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dschulten (8) [Avatar] Offline
A more recent development in webcomponents is to use a compiler to create vanilla Javascript bundles at build time. Examples are Svelte and Stenciljs

Maybe that is something to consider when you get to the building chapter smilie
430326 (10) [Avatar] Offline
Interesting! Thanks for sharing! This is a hard one, I totally dig the fact that it compiles down to a plain web component. I don't dig the fact that you're learning a different toolchain, though (to be fair, it's not like the toolchain isn't made up of some very common and popular pieces). The syntax and lifecycle kinda reminds me of my limited React exposure - and I've seen some demos for compiling a React component down in the same way.

I do think I want the book to focus on stuff that everyone can use without buying into a specific workflow like this - but it certainly can't hurt to mention things like this, because as much as I love working with Web Components, we'll always invent better ways on top of the core tech.

I had planned for my build chapter to focus on taking core Web Component creation and enabling them to work with older browsers that don't support the newer APIs or ES6 features. What you bring up might be a good topic for another spot in the book - I've been toying with the idea for showing competing component workflows like with React and Angular, and I have a step by step calculator React project that I converted to Web Components in the book's Github repo.

So, all thats to say, thanks! You might be just giving me more ammunition for another chapter I've been pondering
hettlage (136) [Avatar] Offline
Is there a link to the step by step project already? (I've tried, but I could only find an index.html file there.) Thanks!
430326 (10) [Avatar] Offline
Hey! I'm written a few step by step examples in the book so far, so not quite sure which one you're referring to.
I have that photo carousel from Chapter 2 on Github:

I also have a Google Poly example in Chapter 3. This one is actually more step by step as its a bit more complicated. So I have several HTML files for this in the Chapter 3 folder:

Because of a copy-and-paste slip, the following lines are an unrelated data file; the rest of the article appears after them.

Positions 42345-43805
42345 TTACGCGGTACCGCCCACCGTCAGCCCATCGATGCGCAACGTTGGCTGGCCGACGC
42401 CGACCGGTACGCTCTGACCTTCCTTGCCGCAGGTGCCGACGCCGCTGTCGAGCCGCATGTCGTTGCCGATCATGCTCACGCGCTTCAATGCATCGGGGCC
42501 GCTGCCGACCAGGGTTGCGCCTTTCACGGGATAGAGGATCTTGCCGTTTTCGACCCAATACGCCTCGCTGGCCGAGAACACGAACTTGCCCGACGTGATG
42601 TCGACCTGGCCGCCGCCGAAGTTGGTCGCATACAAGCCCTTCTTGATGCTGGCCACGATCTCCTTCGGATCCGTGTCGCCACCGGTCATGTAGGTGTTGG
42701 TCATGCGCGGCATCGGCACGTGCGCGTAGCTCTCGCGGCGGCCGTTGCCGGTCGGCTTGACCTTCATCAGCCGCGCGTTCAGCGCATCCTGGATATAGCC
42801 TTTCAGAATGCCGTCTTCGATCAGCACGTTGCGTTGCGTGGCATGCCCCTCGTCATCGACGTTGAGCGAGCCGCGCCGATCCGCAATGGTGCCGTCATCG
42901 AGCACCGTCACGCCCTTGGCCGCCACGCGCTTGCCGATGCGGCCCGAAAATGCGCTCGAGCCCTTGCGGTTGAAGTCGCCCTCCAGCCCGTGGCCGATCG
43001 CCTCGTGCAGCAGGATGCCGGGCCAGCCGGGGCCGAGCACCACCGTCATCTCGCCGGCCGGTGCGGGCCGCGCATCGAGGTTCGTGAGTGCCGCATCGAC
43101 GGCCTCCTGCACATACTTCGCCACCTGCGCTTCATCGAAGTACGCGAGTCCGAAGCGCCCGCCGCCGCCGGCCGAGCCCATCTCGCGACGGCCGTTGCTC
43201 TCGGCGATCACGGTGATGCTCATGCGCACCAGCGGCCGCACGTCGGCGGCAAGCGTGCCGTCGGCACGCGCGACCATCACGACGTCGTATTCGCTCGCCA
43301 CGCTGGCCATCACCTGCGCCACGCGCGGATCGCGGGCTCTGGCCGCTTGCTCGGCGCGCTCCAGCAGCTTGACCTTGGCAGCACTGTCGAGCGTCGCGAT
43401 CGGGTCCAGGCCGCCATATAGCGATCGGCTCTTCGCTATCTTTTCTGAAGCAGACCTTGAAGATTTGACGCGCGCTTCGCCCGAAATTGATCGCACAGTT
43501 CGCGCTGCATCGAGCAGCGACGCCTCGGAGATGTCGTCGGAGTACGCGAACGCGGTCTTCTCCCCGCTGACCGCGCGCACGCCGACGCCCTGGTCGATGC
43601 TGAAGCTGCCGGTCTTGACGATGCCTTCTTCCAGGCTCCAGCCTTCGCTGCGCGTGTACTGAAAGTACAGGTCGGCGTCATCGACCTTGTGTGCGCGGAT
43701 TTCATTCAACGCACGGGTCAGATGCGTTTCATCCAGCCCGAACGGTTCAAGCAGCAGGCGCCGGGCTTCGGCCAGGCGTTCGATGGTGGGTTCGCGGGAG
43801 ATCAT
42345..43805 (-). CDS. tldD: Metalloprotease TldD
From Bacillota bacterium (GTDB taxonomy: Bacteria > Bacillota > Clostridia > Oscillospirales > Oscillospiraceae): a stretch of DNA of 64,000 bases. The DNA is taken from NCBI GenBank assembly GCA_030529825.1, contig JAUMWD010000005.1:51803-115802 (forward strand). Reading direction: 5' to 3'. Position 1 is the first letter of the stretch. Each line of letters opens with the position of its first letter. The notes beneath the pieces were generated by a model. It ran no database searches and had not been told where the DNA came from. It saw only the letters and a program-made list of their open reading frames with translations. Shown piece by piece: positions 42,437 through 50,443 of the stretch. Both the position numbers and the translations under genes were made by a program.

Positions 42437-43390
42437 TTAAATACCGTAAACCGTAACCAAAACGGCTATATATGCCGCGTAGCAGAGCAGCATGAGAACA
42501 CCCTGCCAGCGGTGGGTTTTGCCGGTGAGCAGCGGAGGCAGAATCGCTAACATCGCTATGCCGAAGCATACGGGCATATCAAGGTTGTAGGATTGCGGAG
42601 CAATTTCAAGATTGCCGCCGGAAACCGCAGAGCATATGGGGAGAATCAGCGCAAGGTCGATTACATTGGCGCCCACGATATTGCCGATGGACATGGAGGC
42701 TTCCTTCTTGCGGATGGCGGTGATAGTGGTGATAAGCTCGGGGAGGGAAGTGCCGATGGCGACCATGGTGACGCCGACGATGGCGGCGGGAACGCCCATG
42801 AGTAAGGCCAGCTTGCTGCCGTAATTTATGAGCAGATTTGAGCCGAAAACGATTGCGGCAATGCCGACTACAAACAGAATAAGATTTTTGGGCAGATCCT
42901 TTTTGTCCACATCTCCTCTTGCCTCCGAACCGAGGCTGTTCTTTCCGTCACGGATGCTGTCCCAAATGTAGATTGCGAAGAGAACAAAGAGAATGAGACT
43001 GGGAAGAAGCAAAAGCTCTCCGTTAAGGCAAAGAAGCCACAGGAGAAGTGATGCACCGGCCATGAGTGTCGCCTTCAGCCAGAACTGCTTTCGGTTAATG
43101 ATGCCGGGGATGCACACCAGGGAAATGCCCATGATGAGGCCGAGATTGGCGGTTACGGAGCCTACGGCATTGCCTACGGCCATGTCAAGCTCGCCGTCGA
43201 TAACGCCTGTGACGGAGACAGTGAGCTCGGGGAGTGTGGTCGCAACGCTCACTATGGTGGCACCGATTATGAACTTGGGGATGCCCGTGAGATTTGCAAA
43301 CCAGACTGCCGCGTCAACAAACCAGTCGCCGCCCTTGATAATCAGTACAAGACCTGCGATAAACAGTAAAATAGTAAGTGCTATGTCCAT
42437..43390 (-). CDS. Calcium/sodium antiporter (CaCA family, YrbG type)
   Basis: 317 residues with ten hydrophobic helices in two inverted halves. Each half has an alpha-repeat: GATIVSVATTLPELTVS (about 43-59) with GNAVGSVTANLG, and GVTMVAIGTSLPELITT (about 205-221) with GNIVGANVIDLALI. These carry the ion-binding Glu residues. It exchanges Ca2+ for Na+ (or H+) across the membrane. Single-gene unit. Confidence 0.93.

So far its all HTML so I can keep it simple. As I get into better ways of organizing stuff in later chapters it will look more like a proper project.

All that is to say - if you're going through, and you have different expectations on what you would find in my Github repo, I'm all ears - I haven't really talked about this with Manning yet.

That React HTML file you found is a bit old. I actually thought I had something different there. It's just a simple example of using a Web Component in React that I completely forgot I had, it's not really a project or anything. What I thought I had in there was a step by step example of converting a React Calculator app that someone else built into a Web Component. I'm not sure if I'm going to have a React comparison in the book - so the example might not make it in. However, if you're actually interested in a React example (without proper written explanation of course yet) - check out Drill into the branches of the project - each branch is a step from start to finish of converting from React to Web Components. If its awesome or not awesome, let me know, you could help me decide if I want to make this into a chapter.

430326 (10) [Avatar] Offline
Yahhhhh....ignore all the stuff I said about chapter 2 and 3. I'm still getting used to the forums, and I didn't realize it was a continuation of a question from a while back. Oops!
hettlage (136) [Avatar] Offline
Thanks for the link to the calculator project. As you asked for my opinion, here are my two cents: Having a chapter about building the calculator might be a good idea. Having a step by step guide for converting a React project probably wouldn't. I'm skeptical of the latter, as a fair share of readers might never have used React, and even if they have, they might not be overly keen on converting existing code.

Having said this, a "cheat sheet" (possibly in an appendix) for translating functionality between web components and frameworks like React (or Vue, or Angular) could be of good value. Readers who have used frameworks before might wonder whether features like declarative code, data binding (in particular with arrays) or scripts for easily creating, running and testing projects are available with web components as well (and how).

From an advertising point of view you might consider mentioning hyperhtml/lit-html in Chapter 1. Knowing that declarative code is possible with web components might help convincing web framework users that reading the book would be of value.
430326 (10) [Avatar] Offline
Good suggestion on Chapter 1 for talking a bit about templating. That chapter needs some work - and even though I tried to stay far away from framework bashing, but I did have at least one reader walk away with that impression. You're giving a great obvious example of something better to drill in on. Thanks for the opinion on the calculator example! I think ill choose something like it, but I did fork that project from a react project, and if I don't mention the react aspect and how it's a continuation of that work, I feel like a bit like I'm stealing, and I'd rather build up my own example.

Great opinions, thanks again!